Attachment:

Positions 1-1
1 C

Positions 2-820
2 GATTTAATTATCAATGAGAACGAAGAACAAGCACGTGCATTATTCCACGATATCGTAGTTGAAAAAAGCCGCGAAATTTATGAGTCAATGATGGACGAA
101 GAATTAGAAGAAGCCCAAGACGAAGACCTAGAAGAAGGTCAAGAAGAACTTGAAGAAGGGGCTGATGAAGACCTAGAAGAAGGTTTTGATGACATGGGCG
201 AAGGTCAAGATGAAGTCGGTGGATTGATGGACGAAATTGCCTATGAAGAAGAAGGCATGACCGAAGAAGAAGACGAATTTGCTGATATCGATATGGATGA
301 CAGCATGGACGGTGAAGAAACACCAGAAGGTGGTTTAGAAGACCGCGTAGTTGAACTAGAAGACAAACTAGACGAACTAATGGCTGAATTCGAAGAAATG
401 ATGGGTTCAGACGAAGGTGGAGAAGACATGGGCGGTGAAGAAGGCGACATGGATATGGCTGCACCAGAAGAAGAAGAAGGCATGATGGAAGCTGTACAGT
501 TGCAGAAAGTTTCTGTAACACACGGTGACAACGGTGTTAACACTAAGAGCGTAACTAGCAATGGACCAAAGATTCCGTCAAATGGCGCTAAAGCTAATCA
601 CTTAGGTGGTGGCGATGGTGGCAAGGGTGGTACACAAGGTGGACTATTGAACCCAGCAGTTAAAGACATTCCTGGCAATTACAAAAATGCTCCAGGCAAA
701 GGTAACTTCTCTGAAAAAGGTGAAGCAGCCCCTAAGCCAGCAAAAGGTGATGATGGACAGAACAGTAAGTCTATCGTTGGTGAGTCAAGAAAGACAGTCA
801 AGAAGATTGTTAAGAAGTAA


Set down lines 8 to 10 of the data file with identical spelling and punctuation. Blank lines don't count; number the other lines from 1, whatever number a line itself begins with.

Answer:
401 ATGGGTTCAGACGAAGGTGGAGAAGACATGGGCGGTGAAGAAGGCGACATGGATATGGCTGCACCAGAAGAAGAAGAAGGCATGATGGAAGCTGTACAGT
501 TGCAGAAAGTTTCTGTAACACACGGTGACAACGGTGTTAACACTAAGAGCGTAACTAGCAATGGACCAAAGATTCCGTCAAATGGCGCTAAAGCTAATCA
601 CTTAGGTGGTGGCGATGGTGGCAAGGGTGGTACACAAGGTGGACTATTGAACCCAGCAGTTAAAGACATTCCTGGCAATTACAAAAATGCTCCAGGCAAA